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Midterm elections have national impact on millennials 

The 2014 election may be over, but there are long term impacts of the midterm election that directly affect college students.

Dr. Jason Husser, Assistant Director of the Elon Poll, thinks young voters should turn their eyes to Washington right now to see what is in store for their future. While there is no one specific piece of legislation that will directly impact college students, the youngest voting age bracket may want to concentrate on national policy rather than local or state issues, since the biggest changes and surprises were in with the Senate becoming a Republican majority.

Husser said that despite college students voting in the midterm election, the voices of students are mostly unheard.

“If college students would vote more they could more aggressively assert that, ‘You should pay attention to us government,’ you should say, ‘We want to make sure Social Security is working for us,’ or ‘We don’t want to have to pay a tremendous debt about expenses we didn’t have,’ or ‘We don’t agree with this type of policy action,'” Husser said.

Husser said although the 2014 election doesn’t immediately impact 18-22 year old citizens, people of this age bracket should be cautious about the long-term effects of their future. Here are some of the key issues to watch: national debt, medicare and social security.

Starting with the national debt, according to the U.S. Department of Treasury, the debt ceiling is increasing every year and college students are going to have to chip in. Students need to watch their spending habits and pay off college loans.

“Most people agree that the cost of college can’t keep rising the way it’s rising and that it’s really problematic that student loans have increased over time,” Husser said.

Medicare is the second problem. Funds are being pulled away from Medicare to pay off the national debt. Although this isn’t a direct relationship impacting students, more debt leads to less employment.

“It’s harder, and harder and harder for college students to get the types of jobs that they used to get in, say, the 1980s. So colleges are more expensive and the types of entry level management positions become harder to reach,” Husser said.

Lastly, is Social Security. Costs are rising. With Social Security benefits likely to deplete in the future, one possible solution is raising taxes on all workers. According to a study done by the Center for Retirement Research at Boston College, approximately three percent increase in payroll taxes could potentially fix Social Security’s financing in the next 75 years.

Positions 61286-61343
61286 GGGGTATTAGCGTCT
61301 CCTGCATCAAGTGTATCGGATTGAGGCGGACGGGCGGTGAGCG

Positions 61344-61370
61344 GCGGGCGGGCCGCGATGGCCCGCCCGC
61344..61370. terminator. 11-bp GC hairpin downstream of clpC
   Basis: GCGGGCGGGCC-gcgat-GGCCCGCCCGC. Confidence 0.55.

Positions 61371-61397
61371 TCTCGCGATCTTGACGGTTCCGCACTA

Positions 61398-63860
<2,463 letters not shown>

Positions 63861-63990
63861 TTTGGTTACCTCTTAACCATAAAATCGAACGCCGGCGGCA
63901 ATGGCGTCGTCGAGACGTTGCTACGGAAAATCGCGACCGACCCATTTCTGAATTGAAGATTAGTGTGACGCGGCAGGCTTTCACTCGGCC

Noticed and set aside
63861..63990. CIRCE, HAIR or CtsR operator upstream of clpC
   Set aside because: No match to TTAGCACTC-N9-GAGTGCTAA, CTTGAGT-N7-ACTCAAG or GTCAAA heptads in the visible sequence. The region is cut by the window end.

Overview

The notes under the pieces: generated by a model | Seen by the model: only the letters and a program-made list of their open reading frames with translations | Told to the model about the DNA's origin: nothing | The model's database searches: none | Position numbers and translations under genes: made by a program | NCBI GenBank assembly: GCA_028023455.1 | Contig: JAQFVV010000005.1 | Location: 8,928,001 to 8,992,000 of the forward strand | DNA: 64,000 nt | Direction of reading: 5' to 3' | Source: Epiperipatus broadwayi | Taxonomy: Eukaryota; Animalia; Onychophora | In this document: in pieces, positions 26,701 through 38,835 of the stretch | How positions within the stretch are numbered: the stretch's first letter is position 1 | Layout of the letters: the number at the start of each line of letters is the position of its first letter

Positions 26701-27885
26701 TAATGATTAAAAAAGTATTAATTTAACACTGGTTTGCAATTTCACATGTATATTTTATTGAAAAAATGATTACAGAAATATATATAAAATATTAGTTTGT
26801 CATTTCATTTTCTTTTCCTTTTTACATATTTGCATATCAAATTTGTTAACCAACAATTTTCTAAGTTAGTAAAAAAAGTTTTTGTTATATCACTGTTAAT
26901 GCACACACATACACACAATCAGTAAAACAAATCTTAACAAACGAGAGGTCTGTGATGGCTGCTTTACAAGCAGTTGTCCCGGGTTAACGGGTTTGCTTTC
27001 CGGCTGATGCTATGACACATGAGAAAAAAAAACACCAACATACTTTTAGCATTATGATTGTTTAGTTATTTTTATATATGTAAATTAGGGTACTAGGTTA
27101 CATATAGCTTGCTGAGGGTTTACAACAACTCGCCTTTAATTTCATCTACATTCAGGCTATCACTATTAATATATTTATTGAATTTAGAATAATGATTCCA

“You are probably going to see tinkering with the tax code. Not clear how that’s going to affect young folks and college students one way or another,” Husser said.

For some of the big issues from the midterm elections right now students have to wait and see what happens. But to sum it all up, it looks like their priorities need to shift.

“18 to 22-year-olds are getting less in the future and they’re going to pay a lot more for it,” Husser said.

One argument is that these three key issues add up to generational warfare. This means that the grandparents and even parents of millennials are spending too much money. When the millennial generation begin to hold seats in public office, these three issues will take precedent and Americans won’t be able to place as much focus on platforms, like foreign affairs, social issues and environment issues.

The counter-argument is that millennials should alter the approach to end Social Security and Medicare and replace them with a government aid program that extracts age as a factor. By having one program that is a catch-all to the many smaller programs, like Medicare, Medicaid and Social Security, the national debt could decrease, as well.Husser said that it is up to young voters to demand some change, because change won’t  happen on its own.

About the author: Ashley Bohle

Ashley Bohle is a multimedia journalist for Elon Local News. She is a 2017 graduate. She enjoys running, reading, baking, shopping, and playing with her dogs when at her home in Winston-Salem, North Carolina. Twitter: @AshleyBohle Instagram: ashleybohle

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